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Treatment of active ankylosing spondylitis with abatacept: an open-label, 24-week pilot study
  1. I-H Song1,
  2. F Heldmann2,
  3. M Rudwaleit1,
  4. H Haibel1,
  5. A Weiß3,
  6. J Braun2,
  7. J Sieper1
  1. 1Department of Rheumatology, Charité Medical University, Campus Benjamin Franklin, Berlin, Germany
  2. 2Centre of Rheumatology, Herne, Germany
  3. 3German Rheumatism Research Center, Berlin, Germany
  1. Correspondence to Joachim Sieper, Charité, Campus Benjamin Franklin, Medical Clinic I, Rheumatology, Hindenburgdamm 30, 12200 Berlin, Germany; joachim.sieper{at}charite.de

Objective To prospectively explore the short-term efficacy and safety of abatacept in patients with ankylosing spondylitis (AS).

Methods In this prospective open-label pilot study, abatacept (10 mg/kg) was administered intravenously on days 1, 15, 29 and every 28 days thereafter up to week 24 in 15 tumour necrosis factor α (TNFα)-inhibitor naive patients (group 1) and 15 patients with inadequate response to TNFα inhibitors (group 2) with active AS. The primary end point was the proportion of patients with 40% improvement according to the Assessment of SpondyloArthritis international Society criteria (ASAS40) in both groups at week 24.

Results At week 24, ASAS40 was reached by 13% of group 1 and 0% of group 2; 20% improvement (ASAS20) was reached by 27% and 20%, respectively. There was no significant change of Bath Ankylosing Spondylitis Disease Activity Index score, patient global assessment or C reactive protein. Overall, abatacept was well tolerated.

Conclusions In this pilot open-label AS study a major response was not observed.

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Objective To prospectively explore the short-term efficacy and safety of abatacept in patients with ankylosing spondylitis (AS).

Methods In this prospective open-label pilot study, abatacept (10 mg/kg) was administered intravenously on days 1, 15, 29 and every 28 days thereafter up to week 24 in 15 tumour necrosis factor α (TNFα)-inhibitor naive patients (group 1) and 15 patients with inadequate response to TNFα inhibitors (group 2) with active AS. The primary end point was the proportion of patients with 40% improvement according to the Assessment of SpondyloArthritis international Society criteria (ASAS40) in both groups at week 24.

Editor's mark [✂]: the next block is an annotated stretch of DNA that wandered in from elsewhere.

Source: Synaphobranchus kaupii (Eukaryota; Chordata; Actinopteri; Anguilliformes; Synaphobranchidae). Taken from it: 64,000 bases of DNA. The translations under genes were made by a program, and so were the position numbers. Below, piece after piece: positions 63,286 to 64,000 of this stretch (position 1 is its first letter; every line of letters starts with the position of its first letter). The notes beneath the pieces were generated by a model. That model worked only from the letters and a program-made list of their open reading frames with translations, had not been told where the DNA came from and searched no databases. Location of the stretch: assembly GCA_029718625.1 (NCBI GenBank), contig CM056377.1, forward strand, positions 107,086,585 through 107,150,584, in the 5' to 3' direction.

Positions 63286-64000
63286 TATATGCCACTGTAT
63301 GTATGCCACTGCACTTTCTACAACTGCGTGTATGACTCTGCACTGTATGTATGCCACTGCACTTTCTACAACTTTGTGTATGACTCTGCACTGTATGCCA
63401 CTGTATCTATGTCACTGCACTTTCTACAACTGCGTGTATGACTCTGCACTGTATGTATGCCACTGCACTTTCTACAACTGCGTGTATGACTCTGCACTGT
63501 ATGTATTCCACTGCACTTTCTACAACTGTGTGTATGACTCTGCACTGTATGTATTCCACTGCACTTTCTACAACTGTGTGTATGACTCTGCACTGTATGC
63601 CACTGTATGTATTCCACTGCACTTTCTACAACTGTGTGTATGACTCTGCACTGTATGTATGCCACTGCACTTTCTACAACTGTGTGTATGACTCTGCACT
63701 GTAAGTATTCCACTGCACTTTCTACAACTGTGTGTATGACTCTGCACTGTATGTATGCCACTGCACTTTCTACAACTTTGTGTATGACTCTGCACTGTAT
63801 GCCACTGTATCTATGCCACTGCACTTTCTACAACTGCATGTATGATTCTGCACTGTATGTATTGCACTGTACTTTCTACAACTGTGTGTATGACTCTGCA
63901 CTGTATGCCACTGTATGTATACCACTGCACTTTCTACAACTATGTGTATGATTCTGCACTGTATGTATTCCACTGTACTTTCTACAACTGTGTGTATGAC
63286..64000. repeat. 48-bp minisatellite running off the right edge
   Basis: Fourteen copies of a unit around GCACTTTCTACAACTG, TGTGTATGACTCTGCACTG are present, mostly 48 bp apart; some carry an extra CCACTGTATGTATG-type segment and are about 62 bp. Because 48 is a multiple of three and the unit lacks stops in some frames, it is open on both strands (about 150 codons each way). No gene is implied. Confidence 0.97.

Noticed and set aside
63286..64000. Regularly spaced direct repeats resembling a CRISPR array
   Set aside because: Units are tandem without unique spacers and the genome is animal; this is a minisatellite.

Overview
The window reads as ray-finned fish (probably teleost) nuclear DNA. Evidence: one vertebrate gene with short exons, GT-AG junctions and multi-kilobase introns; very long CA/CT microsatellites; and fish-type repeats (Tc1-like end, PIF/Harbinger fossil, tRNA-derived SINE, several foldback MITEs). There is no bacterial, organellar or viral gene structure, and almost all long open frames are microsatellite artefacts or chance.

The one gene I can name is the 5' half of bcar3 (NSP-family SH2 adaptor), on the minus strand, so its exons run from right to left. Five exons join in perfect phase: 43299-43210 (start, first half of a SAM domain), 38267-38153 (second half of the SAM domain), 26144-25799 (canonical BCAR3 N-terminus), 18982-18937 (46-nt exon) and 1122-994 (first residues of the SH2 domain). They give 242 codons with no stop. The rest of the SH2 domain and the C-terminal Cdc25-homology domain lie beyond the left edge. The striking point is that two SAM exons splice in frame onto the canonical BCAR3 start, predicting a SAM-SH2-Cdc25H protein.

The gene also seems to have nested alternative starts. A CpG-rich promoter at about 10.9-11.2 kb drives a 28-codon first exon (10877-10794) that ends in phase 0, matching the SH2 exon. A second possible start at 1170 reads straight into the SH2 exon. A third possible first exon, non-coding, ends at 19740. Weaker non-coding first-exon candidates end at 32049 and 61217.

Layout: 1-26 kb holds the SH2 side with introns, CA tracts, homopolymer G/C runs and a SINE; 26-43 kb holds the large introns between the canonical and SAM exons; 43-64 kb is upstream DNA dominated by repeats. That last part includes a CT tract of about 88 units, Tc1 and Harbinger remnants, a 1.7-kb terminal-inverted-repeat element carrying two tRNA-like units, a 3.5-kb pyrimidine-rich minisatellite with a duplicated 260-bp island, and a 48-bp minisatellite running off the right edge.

Results At week 24, ASAS40 was reached by 13% of group 1 and 0% of group 2; 20% improvement (ASAS20) was reached by 27% and 20%, respectively. There was no significant change of Bath Ankylosing Spondylitis Disease Activity Index score, patient global assessment or C reactive protein. Overall, abatacept was well tolerated.

Conclusions In this pilot open-label AS study a major response was not observed.

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Footnotes

  • Funding This study was supported by an unrestricted grant from Bristol-Myers Squibb.

  • Competing interests I-HS and HH: consulting fees or other remuneration from Wyeth/Pfizer Pharmaceuticals, Merck Sharp Dohme/Schering Plough, Abbott Immunology Pharmaceuticals. FH: consulting fees or other remuneration from Merck Sharp Dohme/Schering Plough. MR, JB and JS: Wyeth/Pfizer, Merck Sharp Dohme/Schering Plough, Abbott Immunology Pharmaceuticals, UCB. AW: none.

  • Ethics approval Approval was obtained from the local ethics committee (Landesamt für Gesundheit und Soziales, Geschäftsstelle der Ethik-Kommission des Landes Berlin, Sächsische Straße 28, 10707 Berlin, Germany).

  • Provenance and peer review Not commissioned; externally peer reviewed.

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